“Somethin’ In The Water” features illustrious guest keyboardist Mike Finnigan and his swirling B-3 churns and a knowingly powerful grandeur-filled gruff vocal Mike Finnigan sung as a duet along with Mark Campbell on this funky groove laden tune. The lyrics tell a tale of the constant State of the Union regarding lying politicians and greedy corporations always running the show (“who’s got the money’s got control”). Such clichés as “some things never change” or “the more things change, the more they stay the same” would certainly apply here as witnessed by me during episodes from my lifetime.

Southside Johnny and the Asbury Jukes, one of my favorite all-time groups would have been proud to record “Don’t Let Her Go.” Dynamite vocal reminiscent of Johnny Lyons, accenting killer punch of horns, firm rocking party-time vibe with perfect rock-steady drums by Tony Braunagel (Phantom Blues Band/Taj Mahal/Bonnie Raitt) all add up for an ear-catching formula. The saxophone solo of Kansas City Hall of Famer, sax man Bill Bergman absolutely sends chills up my spine. The lyrics contain nuggets of wisdom such as “a true love is worth its weight in gold, no one knows what the future holds, so don’t let her go.”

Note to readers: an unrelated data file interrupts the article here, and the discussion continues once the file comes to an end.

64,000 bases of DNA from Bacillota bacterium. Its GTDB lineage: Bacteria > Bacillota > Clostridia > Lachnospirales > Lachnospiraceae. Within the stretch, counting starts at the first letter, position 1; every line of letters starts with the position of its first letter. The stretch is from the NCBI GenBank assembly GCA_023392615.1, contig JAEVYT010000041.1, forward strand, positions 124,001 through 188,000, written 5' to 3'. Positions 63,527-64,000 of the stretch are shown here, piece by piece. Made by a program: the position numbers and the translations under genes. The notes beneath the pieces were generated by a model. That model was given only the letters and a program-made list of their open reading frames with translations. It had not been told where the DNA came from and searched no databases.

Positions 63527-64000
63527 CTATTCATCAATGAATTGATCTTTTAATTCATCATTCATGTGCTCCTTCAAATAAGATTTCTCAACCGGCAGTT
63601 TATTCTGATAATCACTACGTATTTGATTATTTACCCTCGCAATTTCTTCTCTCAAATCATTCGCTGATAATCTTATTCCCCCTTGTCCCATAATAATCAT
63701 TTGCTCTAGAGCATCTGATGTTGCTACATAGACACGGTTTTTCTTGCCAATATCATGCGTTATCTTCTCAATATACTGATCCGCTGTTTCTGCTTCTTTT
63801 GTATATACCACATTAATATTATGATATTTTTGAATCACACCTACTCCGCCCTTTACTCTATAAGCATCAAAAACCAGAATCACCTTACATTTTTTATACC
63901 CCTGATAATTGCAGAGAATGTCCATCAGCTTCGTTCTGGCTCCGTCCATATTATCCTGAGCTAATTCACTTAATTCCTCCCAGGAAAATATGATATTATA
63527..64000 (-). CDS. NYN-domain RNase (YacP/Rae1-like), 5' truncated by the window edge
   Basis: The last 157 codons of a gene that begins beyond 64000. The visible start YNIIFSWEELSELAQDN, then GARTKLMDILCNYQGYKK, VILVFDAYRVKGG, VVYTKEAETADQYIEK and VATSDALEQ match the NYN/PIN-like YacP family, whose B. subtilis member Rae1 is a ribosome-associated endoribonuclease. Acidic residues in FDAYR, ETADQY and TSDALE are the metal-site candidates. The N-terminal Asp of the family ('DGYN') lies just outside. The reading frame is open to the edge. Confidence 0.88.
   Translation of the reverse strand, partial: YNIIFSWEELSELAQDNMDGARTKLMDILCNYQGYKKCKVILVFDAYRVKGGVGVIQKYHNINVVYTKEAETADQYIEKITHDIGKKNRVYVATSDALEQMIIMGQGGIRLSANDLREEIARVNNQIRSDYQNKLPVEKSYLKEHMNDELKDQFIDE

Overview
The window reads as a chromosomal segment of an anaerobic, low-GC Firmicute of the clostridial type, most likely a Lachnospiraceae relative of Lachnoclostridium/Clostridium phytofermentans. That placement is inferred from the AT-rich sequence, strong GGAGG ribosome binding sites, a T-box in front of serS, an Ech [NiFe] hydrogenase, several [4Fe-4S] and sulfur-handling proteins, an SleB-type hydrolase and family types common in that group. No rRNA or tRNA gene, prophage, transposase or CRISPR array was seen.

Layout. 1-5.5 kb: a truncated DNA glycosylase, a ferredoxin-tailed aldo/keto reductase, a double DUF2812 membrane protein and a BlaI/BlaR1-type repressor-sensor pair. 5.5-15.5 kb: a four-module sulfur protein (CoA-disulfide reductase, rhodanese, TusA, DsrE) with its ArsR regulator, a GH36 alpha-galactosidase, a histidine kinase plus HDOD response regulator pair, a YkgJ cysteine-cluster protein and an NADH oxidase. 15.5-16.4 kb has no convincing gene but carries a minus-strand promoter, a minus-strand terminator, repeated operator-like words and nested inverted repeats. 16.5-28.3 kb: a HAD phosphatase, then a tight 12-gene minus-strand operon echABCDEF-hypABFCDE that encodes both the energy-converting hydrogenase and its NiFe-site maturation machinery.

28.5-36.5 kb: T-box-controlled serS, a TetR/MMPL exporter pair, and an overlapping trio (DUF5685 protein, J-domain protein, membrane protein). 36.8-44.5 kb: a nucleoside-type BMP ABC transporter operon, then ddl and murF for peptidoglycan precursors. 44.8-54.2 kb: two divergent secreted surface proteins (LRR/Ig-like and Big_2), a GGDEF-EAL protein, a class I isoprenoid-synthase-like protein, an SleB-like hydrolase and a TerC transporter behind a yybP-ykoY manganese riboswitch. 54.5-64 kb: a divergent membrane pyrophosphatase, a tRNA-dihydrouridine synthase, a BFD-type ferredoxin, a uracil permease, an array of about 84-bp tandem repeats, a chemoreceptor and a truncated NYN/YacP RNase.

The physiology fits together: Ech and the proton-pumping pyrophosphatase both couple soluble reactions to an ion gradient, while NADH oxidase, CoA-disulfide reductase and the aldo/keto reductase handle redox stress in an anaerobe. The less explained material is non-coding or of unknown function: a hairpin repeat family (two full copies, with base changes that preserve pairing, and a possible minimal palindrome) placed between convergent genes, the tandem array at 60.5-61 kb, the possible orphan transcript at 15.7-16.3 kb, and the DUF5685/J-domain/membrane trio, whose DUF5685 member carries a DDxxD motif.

“To me there is simply nothing like the expression and power that the majestic Hammond B-3 organ and a 122 Leslie bring to the table for any type of music. I’m proud to say it’s been my keyboard voice and partner in crime for over 40 years.” ~ Carlos Murguia

Some driving Hammond B-3 organ and blistering hot and nasty guitar interplay fuel “Never Too Late.” The highest quality horn arrangement affixes the atmosphere while Bruce Atkinson’s stepping bass guitar and guest Les Falconer on the drum kit hold down the fort with a tight tension-filled rhythm groove. Mark Campbell is masterfully superb in pleading for “someone to rescue me” because “it’s never too late …. too late for love,” and the background vocals provide a bit of additional pizazz.